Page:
In Defense of Politics

Last night, re-elected President Obama put into words a defense for a true and vital attribute of democracy: politics.  He spoke of how cynics “tell us that politics is nothing more than a contest of egos or the domain of special interests”, yet people in various corners of the world are risking their lives “just for a chance to argue about the issues that matter.”

Amidst the debates and arguments of our time, that so often seem lethally polarizing and exacerbated by ratings-driven punditry, we must remember that that in and of itself is what people in Egypt fought for, what people in Syria are dying for, what people in China yearn for, and what people in America are grateful for having.  The freedom to give voice to your thoughts and to campaign for your causes is at democracy’s very core.

Politics is defined as the activities associated with the governance of a country or area.  In a democracy, citizens advocate issues and organize efforts to promote campaigns as means to the end goal of self-government.  As President Obama reminded us last night, this is the principle America was founded on.

Points of views on major issues often involve deeply held beliefs and unyielding convictions.  The arguments that arise from a clash of conflicting convictions can take upon a particularly divisive narrative.  That narrative can be manipulated, twisted, and distorted.  It can create a mood of fear, pessimism, and at times invoke hate and anger.   Politicians can exploit such an environment for personal gain.  It can be easy to fall prey to cynicism and distrust when one loses sight of the fact deeply intense argument and a clash of ideals is not a threat to liberty, but is a mark of liberty.

“Democracy in a nation of 300 million can be noisy and messy and complicated. We have our own opinions. Each of us has deeply held beliefs. And when we go through tough times, when we make big decisions as a country, it necessarily stirs passions, stirs up controversy.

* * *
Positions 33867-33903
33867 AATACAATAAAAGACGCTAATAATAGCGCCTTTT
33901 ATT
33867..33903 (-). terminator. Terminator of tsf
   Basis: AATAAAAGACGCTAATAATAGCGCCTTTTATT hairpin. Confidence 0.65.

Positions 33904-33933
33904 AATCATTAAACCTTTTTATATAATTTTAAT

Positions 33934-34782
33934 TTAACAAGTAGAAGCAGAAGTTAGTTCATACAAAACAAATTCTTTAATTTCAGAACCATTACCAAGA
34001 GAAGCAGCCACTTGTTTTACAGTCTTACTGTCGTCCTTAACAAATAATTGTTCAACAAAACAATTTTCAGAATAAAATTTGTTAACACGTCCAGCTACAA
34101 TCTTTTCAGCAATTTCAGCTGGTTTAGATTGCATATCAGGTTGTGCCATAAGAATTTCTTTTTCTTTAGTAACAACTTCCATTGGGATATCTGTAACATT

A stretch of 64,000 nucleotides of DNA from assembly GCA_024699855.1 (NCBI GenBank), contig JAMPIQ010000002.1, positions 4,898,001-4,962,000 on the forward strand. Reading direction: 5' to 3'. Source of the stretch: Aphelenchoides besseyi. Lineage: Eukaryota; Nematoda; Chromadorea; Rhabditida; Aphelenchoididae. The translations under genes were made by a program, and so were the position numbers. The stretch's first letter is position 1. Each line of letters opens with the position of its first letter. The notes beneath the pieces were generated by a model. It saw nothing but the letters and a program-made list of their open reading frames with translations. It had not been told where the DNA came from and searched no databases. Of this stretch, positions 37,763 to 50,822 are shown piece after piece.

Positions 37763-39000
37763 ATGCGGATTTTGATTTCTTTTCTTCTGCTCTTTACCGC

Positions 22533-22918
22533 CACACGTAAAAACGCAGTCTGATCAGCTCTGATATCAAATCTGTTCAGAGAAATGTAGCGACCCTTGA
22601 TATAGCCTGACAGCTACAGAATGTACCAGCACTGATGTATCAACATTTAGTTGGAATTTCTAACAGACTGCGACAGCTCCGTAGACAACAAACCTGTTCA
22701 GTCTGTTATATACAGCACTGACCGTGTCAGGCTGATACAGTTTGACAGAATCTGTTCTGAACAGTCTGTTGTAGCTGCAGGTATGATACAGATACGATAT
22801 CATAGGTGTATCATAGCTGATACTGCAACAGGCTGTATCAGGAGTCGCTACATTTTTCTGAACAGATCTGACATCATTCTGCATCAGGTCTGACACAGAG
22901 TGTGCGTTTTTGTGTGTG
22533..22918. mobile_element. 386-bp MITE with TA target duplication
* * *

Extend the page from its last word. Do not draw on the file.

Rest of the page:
That won’t change after tonight, and it shouldn’t. These arguments we have are a mark of our liberty. We can never forget that as we speak people in distant nations are risking their lives right now just for a chance to argue about the issues that matter, the chance to cast their ballots like we did today.”

Politics in a democracy based on self-government is indeed a mark of liberty.  Whether or not it is true that politics in the United States is more polarized than it has ever been, the example shown last night by Governor Romney’s graceful concession speech reminds us that at the end of the day, at the end of a long and hard political battle fueled by passionate debate over conflicting ideology, the United States is still united.  Moments later, in President Obama’s victory speech, he again reminds us that such a long and hard political battle helps perfect our union.

When I look at countries around the world like Egypt that are grappling with their politics and their environments for disagreement, I encourage them to keep in mind how argument is in fact a mark of liberty.  As President Obama said last night: “That’s what politics can be. That’s why elections matter. It’s not small, it’s big. It’s important.”



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